The extraordinary and turbulent early life of Prince Philip

The Duke of Edinburgh was forced to flee his birthplace in Greece with his family as a baby

Prince Philip was one of the last survivors of the extraordinary conglomeration of royal families that ruled Europe until the end of the first World War.

A noteworthy feature of that war was how it pitted cousins against each other. King George V and Tsar Nicholas II were cousins of Kaiser Wilhelm II, but familial connections were not enough to prevent their respective countries going to war.

Philip was related to all of them. He was a great-great grandson of Queen Victoria, making him his wife's third cousin. Along with being sixth in line to the Greek throne, he was also in the line of succession to the British throne in his own right albeit nowhere near the top.

He was related to the Romanov dynasty on both sides. In 1967 he expressed reservations about visiting the Soviet Union stating that the Bolsheviks had shot his family in 1918.


When the remains of Tsar Nicholas II and his family were found in 1998, Philip agreed to provide DNA for a positive identification.

He was related to Kaiser Wilhelm II by marriage. His uncle Constantine’s wife was the Kaiser’s sister.

He was often known as "Philip the Greek". Though Philip was born in Greece, as was his father Prince Andrew and his grandfather King George, none of them were Greek by blood.

In order to understand Philip's relationship with Greece it is necessary to go back to the foundation of the modern Greek state in 1821. Greece won its independence from the Ottoman Empire. After 11 years of political uncertainty – the Great Powers at the time – Britain, France and Russia, guaranteed Greece's independence, but a head of state was needed.

Prince Otto of Bavaria was chosen. This was not unusual, a German prince began the first King of Belgium in 1830. The practice was so common that even the Easter Rising rebels contemplated asking Kaiser Wilhelm II's youngest son Joachim to be the king of an Ireland liberated from British rule. Otto reign lasted 33 years before being disposed by the Greek National Assembly.

He was replaced by a Danish prince, Philip's grandfather, named Christian who became the Greek King George I in 1863 and spent 50 years on the throne before he was assassinated in 1913.

Nine years later the Greek royal family had to flee the country after the disaster of the Greek-Turkish war, which ended in defeat in September 1922. The Greeks were driven out of Asia Minor.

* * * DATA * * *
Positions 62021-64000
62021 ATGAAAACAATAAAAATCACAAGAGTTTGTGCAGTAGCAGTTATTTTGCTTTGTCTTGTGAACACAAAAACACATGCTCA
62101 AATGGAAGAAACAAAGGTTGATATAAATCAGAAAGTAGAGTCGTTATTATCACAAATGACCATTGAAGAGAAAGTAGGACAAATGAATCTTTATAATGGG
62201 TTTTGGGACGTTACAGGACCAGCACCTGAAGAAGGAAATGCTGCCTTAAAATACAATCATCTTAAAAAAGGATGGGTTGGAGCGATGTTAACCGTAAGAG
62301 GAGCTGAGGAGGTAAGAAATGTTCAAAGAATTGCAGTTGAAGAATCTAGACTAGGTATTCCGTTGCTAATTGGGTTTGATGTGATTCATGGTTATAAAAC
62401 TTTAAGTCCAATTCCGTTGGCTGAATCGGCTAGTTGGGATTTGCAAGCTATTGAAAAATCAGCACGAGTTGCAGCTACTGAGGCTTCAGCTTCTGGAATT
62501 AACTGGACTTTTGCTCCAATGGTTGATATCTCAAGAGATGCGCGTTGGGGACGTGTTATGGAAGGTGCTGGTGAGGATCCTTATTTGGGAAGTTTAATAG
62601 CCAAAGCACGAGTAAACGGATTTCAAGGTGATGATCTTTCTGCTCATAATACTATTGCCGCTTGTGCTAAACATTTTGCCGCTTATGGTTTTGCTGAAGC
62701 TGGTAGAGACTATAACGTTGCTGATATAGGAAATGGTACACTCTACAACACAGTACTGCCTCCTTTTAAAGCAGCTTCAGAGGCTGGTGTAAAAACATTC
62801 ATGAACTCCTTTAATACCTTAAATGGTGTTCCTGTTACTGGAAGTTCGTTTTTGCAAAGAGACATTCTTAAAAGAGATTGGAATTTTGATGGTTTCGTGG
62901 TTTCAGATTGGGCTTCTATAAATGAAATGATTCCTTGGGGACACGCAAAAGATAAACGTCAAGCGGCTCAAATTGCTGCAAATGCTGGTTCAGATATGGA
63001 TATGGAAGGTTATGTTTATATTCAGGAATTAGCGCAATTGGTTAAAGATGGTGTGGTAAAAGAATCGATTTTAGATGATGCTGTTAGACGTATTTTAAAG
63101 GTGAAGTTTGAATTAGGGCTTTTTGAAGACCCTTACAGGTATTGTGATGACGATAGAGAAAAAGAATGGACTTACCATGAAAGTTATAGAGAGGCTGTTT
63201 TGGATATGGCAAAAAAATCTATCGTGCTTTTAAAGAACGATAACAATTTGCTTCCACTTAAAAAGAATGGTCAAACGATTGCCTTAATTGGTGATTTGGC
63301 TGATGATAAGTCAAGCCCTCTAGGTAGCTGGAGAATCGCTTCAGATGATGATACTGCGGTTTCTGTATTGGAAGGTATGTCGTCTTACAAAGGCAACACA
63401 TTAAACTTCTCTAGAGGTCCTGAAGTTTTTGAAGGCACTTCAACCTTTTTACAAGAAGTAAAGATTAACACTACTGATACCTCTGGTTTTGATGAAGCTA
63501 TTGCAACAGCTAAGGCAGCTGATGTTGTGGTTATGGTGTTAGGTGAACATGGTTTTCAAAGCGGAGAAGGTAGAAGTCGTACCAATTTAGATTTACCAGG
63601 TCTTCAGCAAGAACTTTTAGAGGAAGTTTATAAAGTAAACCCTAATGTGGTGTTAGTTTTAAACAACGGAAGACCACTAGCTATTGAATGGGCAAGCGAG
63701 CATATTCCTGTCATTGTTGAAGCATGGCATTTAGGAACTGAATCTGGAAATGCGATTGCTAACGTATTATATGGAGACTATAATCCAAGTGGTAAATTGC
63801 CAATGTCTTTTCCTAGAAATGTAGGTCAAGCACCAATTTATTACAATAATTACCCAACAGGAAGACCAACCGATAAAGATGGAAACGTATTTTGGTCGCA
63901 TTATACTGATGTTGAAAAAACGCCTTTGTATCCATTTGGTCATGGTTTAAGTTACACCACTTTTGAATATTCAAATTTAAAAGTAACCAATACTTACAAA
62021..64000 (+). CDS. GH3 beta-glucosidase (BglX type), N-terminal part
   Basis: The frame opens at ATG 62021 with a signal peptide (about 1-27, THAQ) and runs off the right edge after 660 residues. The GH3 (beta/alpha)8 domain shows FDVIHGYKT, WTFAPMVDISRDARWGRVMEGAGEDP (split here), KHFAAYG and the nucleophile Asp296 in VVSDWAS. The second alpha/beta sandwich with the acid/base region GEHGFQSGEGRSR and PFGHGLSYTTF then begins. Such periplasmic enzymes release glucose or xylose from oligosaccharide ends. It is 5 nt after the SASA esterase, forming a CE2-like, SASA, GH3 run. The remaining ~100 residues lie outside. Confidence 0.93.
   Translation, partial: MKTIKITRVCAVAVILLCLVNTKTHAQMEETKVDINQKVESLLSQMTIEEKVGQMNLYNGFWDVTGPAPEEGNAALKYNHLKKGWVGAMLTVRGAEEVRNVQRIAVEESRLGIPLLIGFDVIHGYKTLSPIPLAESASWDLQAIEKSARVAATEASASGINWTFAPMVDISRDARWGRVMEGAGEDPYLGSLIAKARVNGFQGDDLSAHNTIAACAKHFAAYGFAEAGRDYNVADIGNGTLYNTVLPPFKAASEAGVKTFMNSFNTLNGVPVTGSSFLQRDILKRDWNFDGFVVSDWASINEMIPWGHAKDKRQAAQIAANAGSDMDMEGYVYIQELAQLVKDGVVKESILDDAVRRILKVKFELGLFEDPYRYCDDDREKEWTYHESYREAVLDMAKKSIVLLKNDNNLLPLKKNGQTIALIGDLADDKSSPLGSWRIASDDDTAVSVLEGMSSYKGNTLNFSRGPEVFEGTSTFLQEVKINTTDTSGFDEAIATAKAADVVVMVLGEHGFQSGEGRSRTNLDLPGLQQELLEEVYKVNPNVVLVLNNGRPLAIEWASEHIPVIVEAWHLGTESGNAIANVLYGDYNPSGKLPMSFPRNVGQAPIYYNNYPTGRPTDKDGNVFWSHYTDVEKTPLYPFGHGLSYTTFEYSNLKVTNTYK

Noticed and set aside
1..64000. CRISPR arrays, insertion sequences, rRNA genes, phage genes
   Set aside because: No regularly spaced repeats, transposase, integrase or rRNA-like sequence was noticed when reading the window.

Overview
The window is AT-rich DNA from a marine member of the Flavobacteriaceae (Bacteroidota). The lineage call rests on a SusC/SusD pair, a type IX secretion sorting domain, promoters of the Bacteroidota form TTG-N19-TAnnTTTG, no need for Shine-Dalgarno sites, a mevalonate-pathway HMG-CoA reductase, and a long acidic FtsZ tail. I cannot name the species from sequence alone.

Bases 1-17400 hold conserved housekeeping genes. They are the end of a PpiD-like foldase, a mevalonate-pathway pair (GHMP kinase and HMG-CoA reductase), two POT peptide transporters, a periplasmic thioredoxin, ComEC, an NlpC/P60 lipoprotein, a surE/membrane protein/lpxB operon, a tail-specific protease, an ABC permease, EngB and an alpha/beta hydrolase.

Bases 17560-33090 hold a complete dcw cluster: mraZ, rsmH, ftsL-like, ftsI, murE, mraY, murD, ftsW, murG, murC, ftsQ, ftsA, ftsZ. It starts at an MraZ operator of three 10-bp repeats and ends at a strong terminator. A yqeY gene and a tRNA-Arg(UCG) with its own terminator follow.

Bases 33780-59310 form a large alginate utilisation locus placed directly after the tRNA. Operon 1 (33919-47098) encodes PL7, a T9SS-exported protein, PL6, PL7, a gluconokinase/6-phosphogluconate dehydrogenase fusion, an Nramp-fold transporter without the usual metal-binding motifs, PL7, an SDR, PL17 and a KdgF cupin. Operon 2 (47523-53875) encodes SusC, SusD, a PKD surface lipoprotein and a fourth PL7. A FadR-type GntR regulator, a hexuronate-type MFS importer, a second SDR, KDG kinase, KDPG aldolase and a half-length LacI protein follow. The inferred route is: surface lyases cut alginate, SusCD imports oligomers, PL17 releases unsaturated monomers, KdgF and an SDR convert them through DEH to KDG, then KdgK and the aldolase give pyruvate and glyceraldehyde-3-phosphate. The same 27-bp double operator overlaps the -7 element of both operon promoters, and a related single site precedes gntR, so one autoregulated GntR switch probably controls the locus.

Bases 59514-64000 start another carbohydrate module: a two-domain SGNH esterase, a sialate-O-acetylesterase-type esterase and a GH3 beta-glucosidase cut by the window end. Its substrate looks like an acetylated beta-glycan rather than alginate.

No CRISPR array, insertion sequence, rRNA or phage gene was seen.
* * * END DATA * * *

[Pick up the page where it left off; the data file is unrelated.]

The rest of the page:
Philip’s father, who was an army commander, was one of those blamed for the calamity. The family were forced to flee and left on board the British warship HMS Calypso. The story goes that the infant prince made the voyage in an orange crate turned into a crib. His childhood didn’t get much better after that.

The family settled in Paris. When Philip was seven his mother, Princess Alice of Battenberg, had a religious conversion. Alice was a British-born Greek princess of German heritage. She converted to the Greek Orthodox Church. In 1930, she was diagnosed with schizophrenia and sent to a sanitorium in Switzerland. Her family didn't see her for six years.

When she recovered, she went back to Greece. During the German occupation of Greece in the second World War, she sheltered a Jewish family at considerable risk to herself. In 1993 Yad Vashem, the world holocaust remembrance centre, bestowed the title of Righteous Among the Nations on her. She is now buried on the Mount of Olives in Jerusalem.

Prince Andrew fled to the south of France where he took up a mistress, accumulated a string of gambling debts and left his youngest son behind him. Philip was rescued from his chaotic childhood by his uncle Lord Louis Mountbatten, his mother's brother, who was killed by the IRA in 1979.

Mountbatten is often cited as the greatest influence on Prince Charles, but it was he who introduced Philip to Princess Elizabeth in 1934 when she was just a child and was the chief matchmaker of their union.

Tragedy continued in Philip’s life when his eldest sister Cecile was killed along with her husband and three children in a plane crash in 1937.

Before the outbreak of the second World War, Philip enlisted in the Royal Navy. Two of his sisters had married Nazis and he found himself on opposite sides to his brothers-in-law in the war.

Philip was mentioned in dispatches during the Battle of Cape Matapan against the Italian fleet in March 1941. He manned a spotlight under sustained machine gun fire. His captain recorded that "thanks to his alertness and appreciation of the situation, we were able to sink in five minutes two eight-inch gun Italian cruisers". His commanding officer was Admiral Andrew Cunningham from Rathmines.

Philip witnessed many ships being sunk during the war especially at the disastrous Battle of Crete in May 1941 when the Royal Navy lost 19 vessels. The war contributed to his "mustn't grumble" stoicism, which was often depicted as heartlessness.

“It was part of the fortunes of war,” he once said. “We didn’t have counsellors rushing around every time somebody let off a gun, you know asking , ‘Are you all right – are you sure you don’t have a ghastly problem?’ You just got on with it.”

While on HMS Whelp he witnessed the surrender of the Japanese on September 2nd 1945 bringing an end to the second World War.

Much of this information was not widely known to the public until the Netflix series The Crown. When it comes to Prince Philip, the truth is really stranger than fiction.

He married into the British Royal Family in 1947. Compared to his early life, the life of being the queen’s consort must have felt like a crushing anti-climax.